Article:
• Iowa is home to one of the most crooked streets in the world, Snake Alley on Heritage Hill in Burlington. The street is made to mimic vineyard paths in countries like Germany and France.
Aerial view of the Mississippi River flowing through Iowa
The Mississippi River in Iowa
  • There are more golf courses per capita in Iowa than in any other state.
  • RAGBRAI is a week-long group cycling tour that spans the entire state of Iowa, making it the longest bicycling tour in the world.
  • Iowa City has long been considered the “hippiest” town in Iowa, but Decorah now takes the crown. The latter is known for its arts scene, food co-ops, and having one of the largest seed banks in the world.
  • The state’s highest point is 1670 ft (509 m) at Hawkeye Point, while the state’s lowest point is at 480 ft (146 m) at the Mississippi River.
  • Iowa is known for having some of the most productive and richest soil in the world, with 11,000 different soil types. In fact, the state even has an official state soil, called “Tama soil“.
A wind turbine on a field in Iowa
Iowa is a major wind energy producer.
  • Besides corn, Iowa is the top pork producer in the US and is one of the top producers of beef, soybeans, and grains.
  • Iowa is one of the windiest states. It is home to around 6000 wind turbines, producing the 2nd most wind energy in the US after Texas.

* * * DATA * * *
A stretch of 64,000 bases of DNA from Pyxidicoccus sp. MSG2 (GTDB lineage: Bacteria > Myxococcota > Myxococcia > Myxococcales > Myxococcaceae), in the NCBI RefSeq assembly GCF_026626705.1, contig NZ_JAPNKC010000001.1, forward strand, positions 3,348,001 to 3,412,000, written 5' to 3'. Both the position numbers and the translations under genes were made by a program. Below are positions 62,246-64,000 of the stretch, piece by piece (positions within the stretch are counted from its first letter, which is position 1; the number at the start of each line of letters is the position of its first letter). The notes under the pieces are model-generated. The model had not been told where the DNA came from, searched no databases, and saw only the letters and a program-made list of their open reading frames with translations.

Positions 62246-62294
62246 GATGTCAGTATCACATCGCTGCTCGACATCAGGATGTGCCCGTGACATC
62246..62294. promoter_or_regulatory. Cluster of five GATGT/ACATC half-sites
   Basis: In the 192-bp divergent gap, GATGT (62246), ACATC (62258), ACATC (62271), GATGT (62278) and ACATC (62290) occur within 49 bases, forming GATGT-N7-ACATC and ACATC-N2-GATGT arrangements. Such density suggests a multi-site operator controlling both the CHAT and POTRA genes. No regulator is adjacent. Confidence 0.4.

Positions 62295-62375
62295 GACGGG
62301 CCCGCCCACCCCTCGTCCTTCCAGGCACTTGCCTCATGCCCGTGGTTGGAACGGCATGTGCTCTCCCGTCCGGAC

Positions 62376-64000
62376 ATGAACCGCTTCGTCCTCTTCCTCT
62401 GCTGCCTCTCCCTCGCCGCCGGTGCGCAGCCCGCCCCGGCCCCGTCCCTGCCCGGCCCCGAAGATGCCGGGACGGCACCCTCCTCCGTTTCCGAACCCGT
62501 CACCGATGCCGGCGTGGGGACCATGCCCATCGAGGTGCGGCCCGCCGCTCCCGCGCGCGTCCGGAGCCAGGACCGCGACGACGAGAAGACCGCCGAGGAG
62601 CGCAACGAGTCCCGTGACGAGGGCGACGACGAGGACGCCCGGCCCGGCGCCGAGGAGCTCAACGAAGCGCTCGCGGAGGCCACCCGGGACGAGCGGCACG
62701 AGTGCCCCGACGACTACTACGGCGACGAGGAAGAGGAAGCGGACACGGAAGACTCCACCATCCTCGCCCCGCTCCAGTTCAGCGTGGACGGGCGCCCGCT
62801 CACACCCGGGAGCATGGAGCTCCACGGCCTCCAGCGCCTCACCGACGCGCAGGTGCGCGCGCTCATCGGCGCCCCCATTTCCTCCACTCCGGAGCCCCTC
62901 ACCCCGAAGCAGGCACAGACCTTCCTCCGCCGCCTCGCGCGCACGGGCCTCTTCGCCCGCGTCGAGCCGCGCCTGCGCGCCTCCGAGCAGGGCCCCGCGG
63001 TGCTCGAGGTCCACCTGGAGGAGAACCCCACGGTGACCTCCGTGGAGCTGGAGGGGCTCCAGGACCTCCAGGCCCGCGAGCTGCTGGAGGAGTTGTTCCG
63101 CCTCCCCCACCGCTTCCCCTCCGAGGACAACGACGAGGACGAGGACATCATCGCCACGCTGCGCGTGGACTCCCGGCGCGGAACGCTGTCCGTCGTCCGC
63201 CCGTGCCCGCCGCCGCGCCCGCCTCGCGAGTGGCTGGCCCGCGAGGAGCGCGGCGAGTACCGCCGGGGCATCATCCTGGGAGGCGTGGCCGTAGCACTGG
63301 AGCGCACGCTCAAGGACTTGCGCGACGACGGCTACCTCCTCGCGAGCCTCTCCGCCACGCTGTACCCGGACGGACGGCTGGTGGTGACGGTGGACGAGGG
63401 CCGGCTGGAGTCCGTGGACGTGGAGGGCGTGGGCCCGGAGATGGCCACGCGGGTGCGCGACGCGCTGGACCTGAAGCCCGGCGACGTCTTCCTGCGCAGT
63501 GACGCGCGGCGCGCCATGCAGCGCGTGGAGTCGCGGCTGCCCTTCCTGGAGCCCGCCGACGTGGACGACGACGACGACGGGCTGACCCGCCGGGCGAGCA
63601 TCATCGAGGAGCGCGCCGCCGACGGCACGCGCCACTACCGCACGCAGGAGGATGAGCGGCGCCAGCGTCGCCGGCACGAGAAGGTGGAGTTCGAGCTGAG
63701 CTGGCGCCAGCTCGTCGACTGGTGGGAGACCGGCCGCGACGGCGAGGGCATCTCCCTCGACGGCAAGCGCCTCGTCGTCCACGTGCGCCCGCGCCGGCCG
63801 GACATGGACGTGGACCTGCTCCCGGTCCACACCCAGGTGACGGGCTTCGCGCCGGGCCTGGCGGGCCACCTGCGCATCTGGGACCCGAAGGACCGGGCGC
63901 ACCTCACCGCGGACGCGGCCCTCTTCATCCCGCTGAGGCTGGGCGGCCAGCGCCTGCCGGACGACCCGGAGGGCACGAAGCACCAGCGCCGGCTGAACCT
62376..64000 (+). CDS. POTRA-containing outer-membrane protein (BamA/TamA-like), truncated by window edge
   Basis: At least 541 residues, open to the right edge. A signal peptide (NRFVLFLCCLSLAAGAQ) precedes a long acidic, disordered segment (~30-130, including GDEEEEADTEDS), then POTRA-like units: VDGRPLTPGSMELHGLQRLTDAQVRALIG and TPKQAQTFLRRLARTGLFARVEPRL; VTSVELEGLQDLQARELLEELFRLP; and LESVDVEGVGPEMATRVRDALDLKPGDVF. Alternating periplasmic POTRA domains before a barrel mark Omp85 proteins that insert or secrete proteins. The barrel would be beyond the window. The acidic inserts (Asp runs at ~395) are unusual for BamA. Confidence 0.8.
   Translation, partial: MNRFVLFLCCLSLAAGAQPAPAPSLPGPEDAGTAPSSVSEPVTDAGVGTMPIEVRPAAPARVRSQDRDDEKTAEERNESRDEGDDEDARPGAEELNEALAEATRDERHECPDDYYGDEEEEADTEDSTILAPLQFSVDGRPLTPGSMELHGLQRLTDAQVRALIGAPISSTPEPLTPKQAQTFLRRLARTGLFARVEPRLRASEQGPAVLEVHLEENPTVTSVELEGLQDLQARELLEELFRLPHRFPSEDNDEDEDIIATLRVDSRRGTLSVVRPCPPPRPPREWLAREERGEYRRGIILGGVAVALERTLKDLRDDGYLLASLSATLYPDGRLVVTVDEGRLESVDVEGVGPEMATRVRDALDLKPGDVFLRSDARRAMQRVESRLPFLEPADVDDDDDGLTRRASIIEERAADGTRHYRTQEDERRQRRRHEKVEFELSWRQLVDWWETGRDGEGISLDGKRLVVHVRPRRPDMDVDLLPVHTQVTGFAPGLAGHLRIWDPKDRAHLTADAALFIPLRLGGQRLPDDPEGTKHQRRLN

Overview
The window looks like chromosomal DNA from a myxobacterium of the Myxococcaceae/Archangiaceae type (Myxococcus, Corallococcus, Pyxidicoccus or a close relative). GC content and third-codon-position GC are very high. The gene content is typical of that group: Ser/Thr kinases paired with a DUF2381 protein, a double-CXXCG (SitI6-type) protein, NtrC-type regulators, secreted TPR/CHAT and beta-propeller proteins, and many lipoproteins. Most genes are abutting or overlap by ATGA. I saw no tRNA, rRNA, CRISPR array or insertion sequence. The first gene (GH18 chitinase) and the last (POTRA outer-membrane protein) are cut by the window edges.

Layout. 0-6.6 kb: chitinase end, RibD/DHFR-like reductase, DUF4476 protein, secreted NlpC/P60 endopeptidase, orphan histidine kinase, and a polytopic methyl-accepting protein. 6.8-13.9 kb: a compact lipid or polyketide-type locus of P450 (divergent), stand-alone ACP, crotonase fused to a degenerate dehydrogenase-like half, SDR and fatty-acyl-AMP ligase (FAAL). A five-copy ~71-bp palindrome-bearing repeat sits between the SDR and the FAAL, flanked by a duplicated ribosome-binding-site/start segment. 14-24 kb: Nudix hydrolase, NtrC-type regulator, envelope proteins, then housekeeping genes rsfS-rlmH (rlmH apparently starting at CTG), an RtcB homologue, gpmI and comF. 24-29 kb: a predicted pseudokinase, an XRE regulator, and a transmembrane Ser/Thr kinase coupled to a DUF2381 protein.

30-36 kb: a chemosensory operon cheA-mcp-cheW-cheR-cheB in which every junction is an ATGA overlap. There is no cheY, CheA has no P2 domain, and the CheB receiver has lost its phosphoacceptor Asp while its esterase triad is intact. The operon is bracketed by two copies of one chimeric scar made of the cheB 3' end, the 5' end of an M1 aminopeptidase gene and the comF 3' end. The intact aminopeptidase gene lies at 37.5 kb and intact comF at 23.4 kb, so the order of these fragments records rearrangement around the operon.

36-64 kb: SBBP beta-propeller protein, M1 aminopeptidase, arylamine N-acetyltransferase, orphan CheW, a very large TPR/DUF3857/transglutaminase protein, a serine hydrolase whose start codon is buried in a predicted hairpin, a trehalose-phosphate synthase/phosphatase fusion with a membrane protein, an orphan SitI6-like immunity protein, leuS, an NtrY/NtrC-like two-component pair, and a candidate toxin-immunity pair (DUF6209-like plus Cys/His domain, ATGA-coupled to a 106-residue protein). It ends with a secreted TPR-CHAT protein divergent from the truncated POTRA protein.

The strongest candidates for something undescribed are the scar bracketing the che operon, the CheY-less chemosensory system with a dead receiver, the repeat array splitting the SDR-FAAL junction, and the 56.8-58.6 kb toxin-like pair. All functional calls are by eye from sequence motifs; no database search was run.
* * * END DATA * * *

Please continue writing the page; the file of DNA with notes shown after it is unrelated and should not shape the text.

• The Bridges of Madison County (book and film) are named after a real county in Iowa State. The county really does have some coo bridges, including 19 historical covered ones.
  • Iowa is home to 20 Olympic athletes.
  • Liang Chow, the gymnastics coach from Des Moines, has successfully coached two Olympic champions in the sport.
A red, wooden, covered bridge in Iowa's Madison County
One of several bridges of Madison County
  • One of the few athletes to compete in both the summer and winter Olympics is hurdler and bobsledder Lolo Jones of Des Moines, Iowa.
  • The World Food Prize, which awards individuals around the world for the contribution to food quality and availability, is based in Des Moines, Iowa.
  • Another native Iowan is television host Johnny Carson, who was born and raised in Iowa until the age of eight.
  • One of the authors of the Nancy Drew series was born in Iowa: Mildred Wirt Benson. She was one of the ghostwriters that published as “Carolyn Keene.”
Profile shots of two famous people from Iowa
Famous Iowans Johnny Carson and Ashton Kutcher
  • Famous actor, producer, and restaurant owner Ashton Kutcher is from Cedar Rapids, Iowa.
  • Iowa native, Otto Frederick Rohwedder, invented the Bread-Slicing Machine. He made this invention in his hometown of Davenport, with his sliced bread first hitting the shelves in Missouri.
  • Coach Dave Armbruster invented the dolphin kick and used to refine the butterfly stroke. He was the head coach at the University of Iowa for more than 30 years.
  • George Nissen and Larry Griswold built the world’s first modern trampoline at the University of Iowa in 1934 as a training tool for athletes.
  • Pinterest was co-founded by a resident of Des Moines, Ben Silbermann.
A trampoline
We have Iowa to thank for modern trampolines
  • Iowa is home to the first gas-powered tracker, which was invented by John Froelich. John went on to start a company which became known as John Deere.
  • Des Moines resident F.A. Wittern is the reason we have vending machines today. His first machine only cost $12 to make!
  • Iowa is no stranger to weird laws. It’s technically against the law for mustached men to kiss women publicly in Iowa.
  • In fact, even if you went through the effort of shaving, if the kiss lasts longer than five minutes, you’d also be breaking the law.
  • In Ottumwa, it’s technically illegal for men to wink at women they don’t know.